Programmed by Jason Burnham
Five young students in a Shanghai school of arts audition for a part in a film. They talk about their inspirations, their personnal story and about what drives them to act. Being adolescents, their motivations are as ingenuous and unclear as the film they are auditioning for. Combining documentary and fiction, the script writes itself around one question: if they could act anything, what would it be? The clashing of their wide-eyed desires and the serious job of acting, the clashing of their rigourous school environment and their most frivolous acting fantasies, and the clashing of two cultures, a disoriented western director meeting China for the first time amidst a bubling crowd of young artists, gives births to fortuitous scenes with an unhinged quality that ultimately, are only for them to act out.
A word from Tënk
Through its elegant simplicity, Jean-Sébastien Beaudoin Gagnon’s work gives us fleeting access to the fantasies of a Chinese youth that is opening up and externalizing itself to gain a greater self-understanding. Filmed with a collaborative and playful spirit, the film takes form through the desires, dreams and cultural influences of these young actors, who take a visible pleasure in ditching real life for a few minutes to put themselves in danger. Whether it’s to empower themselves more, break away from the everyday, have fun with cinematographic codes, overcome the fear of ridicule, accomplish a childhood dream or take symbolic vengeance against past trauma, the exercises offer them a welcome outlet, an exhilarating break from the at-times overwhelming seriousness of life. Acting Out brilliantly succeeds in providing its viewers with a contagious good time.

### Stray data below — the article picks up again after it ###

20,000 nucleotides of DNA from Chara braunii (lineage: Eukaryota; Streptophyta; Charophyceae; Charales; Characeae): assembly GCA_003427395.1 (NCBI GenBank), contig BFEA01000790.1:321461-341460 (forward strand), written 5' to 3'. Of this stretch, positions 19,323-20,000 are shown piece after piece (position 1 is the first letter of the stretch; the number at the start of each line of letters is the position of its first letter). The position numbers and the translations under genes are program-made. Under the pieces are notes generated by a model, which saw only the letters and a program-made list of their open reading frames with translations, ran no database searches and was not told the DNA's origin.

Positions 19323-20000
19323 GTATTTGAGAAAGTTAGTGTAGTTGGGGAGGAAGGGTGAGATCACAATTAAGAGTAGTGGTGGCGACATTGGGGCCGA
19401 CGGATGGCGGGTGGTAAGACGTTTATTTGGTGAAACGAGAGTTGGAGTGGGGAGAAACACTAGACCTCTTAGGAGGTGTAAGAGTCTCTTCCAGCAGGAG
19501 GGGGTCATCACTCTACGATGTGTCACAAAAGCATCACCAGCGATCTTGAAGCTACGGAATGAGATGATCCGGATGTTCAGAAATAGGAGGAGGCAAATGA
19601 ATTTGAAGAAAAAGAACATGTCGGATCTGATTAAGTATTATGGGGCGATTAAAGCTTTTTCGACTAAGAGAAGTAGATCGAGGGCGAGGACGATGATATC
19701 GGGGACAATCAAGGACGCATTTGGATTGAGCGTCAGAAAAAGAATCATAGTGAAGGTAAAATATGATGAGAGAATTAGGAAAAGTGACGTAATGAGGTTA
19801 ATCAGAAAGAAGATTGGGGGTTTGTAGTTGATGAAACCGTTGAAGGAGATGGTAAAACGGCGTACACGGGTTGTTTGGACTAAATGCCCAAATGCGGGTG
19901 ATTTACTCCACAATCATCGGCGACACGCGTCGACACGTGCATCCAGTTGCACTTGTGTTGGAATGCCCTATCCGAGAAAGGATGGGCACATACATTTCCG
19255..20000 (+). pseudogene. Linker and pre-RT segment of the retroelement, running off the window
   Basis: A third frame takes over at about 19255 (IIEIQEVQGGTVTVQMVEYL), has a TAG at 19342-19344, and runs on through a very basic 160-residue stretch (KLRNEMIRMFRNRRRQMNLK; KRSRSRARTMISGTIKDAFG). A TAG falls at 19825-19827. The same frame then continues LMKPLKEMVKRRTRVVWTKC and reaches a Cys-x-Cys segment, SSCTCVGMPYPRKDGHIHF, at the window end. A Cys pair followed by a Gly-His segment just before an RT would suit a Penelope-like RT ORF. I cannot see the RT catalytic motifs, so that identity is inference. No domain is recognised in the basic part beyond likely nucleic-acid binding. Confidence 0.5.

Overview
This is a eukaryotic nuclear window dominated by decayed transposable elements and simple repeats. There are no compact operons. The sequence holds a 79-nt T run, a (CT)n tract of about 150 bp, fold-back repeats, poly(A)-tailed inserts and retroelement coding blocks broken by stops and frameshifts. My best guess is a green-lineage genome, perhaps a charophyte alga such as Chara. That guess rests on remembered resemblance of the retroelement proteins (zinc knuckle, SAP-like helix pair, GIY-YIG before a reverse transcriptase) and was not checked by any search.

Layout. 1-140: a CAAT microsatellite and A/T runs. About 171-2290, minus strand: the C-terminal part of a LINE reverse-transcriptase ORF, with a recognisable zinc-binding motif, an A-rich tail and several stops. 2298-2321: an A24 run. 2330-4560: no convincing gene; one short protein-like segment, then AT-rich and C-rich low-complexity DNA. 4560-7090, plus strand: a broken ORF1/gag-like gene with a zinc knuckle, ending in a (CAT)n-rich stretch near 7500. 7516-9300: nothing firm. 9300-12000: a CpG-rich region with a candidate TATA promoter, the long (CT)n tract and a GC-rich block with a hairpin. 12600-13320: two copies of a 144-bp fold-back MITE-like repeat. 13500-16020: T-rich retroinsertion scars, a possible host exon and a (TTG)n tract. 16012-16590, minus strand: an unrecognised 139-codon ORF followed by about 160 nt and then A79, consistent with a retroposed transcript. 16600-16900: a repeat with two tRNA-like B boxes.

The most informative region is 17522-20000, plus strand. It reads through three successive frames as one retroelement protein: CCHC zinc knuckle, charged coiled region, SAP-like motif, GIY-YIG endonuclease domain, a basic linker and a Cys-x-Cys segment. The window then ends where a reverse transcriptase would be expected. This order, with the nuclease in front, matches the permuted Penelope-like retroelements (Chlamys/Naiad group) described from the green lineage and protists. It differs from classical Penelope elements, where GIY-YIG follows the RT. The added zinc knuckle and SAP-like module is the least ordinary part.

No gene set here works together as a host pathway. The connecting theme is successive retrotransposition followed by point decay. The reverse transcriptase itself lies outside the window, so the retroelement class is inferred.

Tënk’s programming assistant